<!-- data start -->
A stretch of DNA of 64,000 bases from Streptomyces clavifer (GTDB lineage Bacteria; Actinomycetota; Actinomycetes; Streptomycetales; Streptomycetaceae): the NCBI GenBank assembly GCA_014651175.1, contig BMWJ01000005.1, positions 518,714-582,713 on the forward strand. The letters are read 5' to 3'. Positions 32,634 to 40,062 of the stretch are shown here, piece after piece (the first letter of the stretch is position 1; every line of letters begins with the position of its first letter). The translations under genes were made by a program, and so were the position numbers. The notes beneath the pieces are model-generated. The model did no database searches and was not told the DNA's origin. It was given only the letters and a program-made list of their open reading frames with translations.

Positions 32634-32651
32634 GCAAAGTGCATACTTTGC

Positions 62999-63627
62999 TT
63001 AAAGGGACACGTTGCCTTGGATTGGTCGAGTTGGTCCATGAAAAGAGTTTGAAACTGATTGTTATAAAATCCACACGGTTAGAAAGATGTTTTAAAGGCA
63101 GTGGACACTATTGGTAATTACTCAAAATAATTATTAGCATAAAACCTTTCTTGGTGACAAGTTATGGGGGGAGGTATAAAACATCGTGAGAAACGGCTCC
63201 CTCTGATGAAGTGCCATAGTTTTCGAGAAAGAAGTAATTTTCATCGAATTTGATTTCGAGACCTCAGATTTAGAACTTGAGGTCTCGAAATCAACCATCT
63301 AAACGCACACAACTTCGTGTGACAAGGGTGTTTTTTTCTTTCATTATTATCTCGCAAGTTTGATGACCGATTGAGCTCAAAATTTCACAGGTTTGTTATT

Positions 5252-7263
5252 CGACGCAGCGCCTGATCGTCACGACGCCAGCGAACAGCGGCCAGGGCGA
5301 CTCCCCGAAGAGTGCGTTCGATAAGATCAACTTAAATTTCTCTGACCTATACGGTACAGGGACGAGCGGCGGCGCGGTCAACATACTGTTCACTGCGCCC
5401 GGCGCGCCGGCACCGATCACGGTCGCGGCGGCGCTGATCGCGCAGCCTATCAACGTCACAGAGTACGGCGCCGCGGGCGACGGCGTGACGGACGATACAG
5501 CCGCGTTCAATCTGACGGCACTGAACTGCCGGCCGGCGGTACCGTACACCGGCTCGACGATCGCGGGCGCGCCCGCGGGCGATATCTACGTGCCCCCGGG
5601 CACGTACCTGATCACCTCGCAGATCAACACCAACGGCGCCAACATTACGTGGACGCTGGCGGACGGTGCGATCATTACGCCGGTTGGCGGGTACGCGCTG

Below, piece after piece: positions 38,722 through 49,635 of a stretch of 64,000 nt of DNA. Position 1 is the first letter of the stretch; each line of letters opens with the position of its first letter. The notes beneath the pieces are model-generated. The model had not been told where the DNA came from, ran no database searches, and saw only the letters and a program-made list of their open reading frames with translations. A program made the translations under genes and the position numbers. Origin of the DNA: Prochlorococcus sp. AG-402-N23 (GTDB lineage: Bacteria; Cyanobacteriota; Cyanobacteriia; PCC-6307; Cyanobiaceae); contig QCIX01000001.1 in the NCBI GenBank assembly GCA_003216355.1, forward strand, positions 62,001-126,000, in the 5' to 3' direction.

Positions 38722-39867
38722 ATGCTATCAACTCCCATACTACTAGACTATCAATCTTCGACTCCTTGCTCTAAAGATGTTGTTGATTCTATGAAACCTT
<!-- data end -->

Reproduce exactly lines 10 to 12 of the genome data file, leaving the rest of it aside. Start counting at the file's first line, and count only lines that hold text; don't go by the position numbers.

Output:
Positions 5252-7263
5252 CGACGCAGCGCCTGATCGTCACGACGCCAGCGAACAGCGGCCAGGGCGA
5301 CTCCCCGAAGAGTGCGTTCGATAAGATCAACTTAAATTTCTCTGACCTATACGGTACAGGGACGAGCGGCGGCGCGGTCAACATACTGTTCACTGCGCCC